However, by 2012 I felt that the industry and the market had so significantly changed for work-for-hire audio-post facilities that we needed to take stock; and I concluded that whilst we were selling more each year, it was into a rapidly diminishing market for what we had on offer. We needed to face the market in a different way. We down-sized, moved, re-equipped and became a sound design practice that project manages and brings- together the skills of trusted staff when required; and although we have two mixing rooms and a voice studio, colleagues will usually work with us remotely.

What changes have you seen in the industry over the last 10 years and where do you see it heading?

One significant factor in the way that The Audio Suite was conceived and operated at its outset in 2002 was that I anticipated that the moving of audio and cutting-copy picture data would quickly become so straightforward that it would negate any geographical imperative to site an audio-post company in any one particular place or within a cluster. I’d also seen how Producers rarely came to final mixes but did attend the picture edit; so our model was to allow Production Companies to edit with whomever and wherever they felt most comfortable, whilst having the confidence that the audio would be sent to somewhere that would take good care of things, seamlessly.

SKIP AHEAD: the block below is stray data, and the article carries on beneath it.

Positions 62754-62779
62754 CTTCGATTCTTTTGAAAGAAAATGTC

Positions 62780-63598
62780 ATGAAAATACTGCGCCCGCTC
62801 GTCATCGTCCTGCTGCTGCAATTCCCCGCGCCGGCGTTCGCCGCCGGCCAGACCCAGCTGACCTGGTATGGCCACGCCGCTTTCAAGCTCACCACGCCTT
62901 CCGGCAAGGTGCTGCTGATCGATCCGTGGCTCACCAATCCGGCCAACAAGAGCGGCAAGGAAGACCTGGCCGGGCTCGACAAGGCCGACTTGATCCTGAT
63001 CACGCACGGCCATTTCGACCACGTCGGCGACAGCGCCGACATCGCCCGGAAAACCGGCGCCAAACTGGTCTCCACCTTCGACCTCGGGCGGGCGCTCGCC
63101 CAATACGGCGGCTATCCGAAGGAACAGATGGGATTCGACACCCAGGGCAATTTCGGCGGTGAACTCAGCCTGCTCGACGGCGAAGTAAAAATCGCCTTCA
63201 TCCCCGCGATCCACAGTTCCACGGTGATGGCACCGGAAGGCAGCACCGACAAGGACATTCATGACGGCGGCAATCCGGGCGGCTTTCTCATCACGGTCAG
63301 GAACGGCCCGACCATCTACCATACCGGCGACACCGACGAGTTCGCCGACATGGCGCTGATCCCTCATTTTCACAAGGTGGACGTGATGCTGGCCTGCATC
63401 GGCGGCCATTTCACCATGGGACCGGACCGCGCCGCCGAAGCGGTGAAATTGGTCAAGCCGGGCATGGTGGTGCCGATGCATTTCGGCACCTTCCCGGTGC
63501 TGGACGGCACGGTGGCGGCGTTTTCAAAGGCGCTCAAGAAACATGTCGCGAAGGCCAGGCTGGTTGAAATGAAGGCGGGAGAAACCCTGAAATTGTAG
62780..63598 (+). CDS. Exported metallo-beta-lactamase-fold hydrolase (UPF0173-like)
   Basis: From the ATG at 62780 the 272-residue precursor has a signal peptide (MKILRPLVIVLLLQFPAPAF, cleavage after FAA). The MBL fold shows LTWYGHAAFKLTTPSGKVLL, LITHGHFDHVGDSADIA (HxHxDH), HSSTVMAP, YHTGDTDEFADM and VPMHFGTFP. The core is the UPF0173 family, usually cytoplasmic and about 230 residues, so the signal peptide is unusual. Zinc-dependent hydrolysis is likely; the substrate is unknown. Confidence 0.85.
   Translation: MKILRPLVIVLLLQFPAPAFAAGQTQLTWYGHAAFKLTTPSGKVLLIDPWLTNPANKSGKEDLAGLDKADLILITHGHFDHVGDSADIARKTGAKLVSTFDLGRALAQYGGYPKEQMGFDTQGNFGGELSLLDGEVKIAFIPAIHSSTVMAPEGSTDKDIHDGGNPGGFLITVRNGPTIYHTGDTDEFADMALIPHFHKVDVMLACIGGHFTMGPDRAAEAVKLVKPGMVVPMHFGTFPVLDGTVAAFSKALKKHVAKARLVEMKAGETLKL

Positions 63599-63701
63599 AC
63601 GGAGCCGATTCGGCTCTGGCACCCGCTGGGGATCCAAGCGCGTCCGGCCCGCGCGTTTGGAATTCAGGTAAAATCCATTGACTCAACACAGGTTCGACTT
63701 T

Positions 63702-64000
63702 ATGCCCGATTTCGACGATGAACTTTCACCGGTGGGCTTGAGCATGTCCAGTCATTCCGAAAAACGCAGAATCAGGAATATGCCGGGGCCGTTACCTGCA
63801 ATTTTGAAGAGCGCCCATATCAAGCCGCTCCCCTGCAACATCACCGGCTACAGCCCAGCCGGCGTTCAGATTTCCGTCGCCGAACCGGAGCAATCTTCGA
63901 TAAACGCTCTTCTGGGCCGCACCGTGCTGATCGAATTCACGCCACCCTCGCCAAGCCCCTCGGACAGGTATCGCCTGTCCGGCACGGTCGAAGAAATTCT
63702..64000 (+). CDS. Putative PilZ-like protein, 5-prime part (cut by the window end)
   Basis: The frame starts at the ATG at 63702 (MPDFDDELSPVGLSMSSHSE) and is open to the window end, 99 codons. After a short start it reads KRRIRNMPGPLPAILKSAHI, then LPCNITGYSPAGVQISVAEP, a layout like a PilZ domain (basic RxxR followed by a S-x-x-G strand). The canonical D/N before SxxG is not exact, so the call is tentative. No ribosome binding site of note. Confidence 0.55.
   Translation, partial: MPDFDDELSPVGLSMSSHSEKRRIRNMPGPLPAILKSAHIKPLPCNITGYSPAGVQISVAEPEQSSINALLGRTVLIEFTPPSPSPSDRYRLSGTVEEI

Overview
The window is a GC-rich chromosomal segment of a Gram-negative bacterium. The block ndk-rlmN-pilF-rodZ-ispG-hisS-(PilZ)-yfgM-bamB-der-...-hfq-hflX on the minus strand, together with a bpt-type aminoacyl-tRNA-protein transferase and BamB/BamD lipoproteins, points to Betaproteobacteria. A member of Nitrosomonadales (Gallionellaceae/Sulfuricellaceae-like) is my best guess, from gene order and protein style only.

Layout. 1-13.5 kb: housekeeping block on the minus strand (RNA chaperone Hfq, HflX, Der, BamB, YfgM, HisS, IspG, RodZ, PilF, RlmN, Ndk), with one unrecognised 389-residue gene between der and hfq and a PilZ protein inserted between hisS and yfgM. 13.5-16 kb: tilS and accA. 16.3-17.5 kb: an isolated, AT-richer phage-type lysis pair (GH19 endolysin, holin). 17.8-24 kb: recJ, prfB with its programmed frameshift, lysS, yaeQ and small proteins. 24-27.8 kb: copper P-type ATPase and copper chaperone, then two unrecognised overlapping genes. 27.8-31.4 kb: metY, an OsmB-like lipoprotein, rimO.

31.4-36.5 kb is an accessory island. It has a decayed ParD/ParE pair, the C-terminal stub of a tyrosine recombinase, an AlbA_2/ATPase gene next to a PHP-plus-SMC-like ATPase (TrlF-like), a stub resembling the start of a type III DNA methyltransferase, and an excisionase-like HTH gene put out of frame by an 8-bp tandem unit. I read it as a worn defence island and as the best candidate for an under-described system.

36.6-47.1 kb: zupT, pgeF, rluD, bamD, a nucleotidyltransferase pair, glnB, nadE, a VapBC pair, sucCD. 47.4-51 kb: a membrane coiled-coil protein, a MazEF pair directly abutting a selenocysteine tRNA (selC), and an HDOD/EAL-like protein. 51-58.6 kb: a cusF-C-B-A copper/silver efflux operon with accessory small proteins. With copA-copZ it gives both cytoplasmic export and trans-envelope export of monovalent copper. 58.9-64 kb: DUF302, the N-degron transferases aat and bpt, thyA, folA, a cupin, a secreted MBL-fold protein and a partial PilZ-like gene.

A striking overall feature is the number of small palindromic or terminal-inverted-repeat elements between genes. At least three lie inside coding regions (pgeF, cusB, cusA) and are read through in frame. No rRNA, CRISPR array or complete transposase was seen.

By 2004 we had implemented a bespoke ‘Virtual Dubbing Theatre’ online facility that enabled users to easily upload sound and pictures to us, with a timestamp and note facility, via their web browser; and it was something that was much quicker and easier to use than FTP. We felt it was a cutting-edge solution and a simple, but effective, differentiator for us; I’m not suggesting that we were industry influencers or disruptors, but we looked and couldn’t find anyone else at the time using this kind of connectivity in TV-post. Instead tapes and OMF files on Jaz drives were still being biked from facility to facility and I felt that the ‘we’re-close-to transmission’ excitement that time and again seemed to overrule plain, common sense must surely have had its day. However, whilst other industries embraced 20th century ‘just-in-time’ workflow, in the 21st century TV continued to giggle its apologies and present material to Dubbing Mixers in ‘not-quite-enough’ time.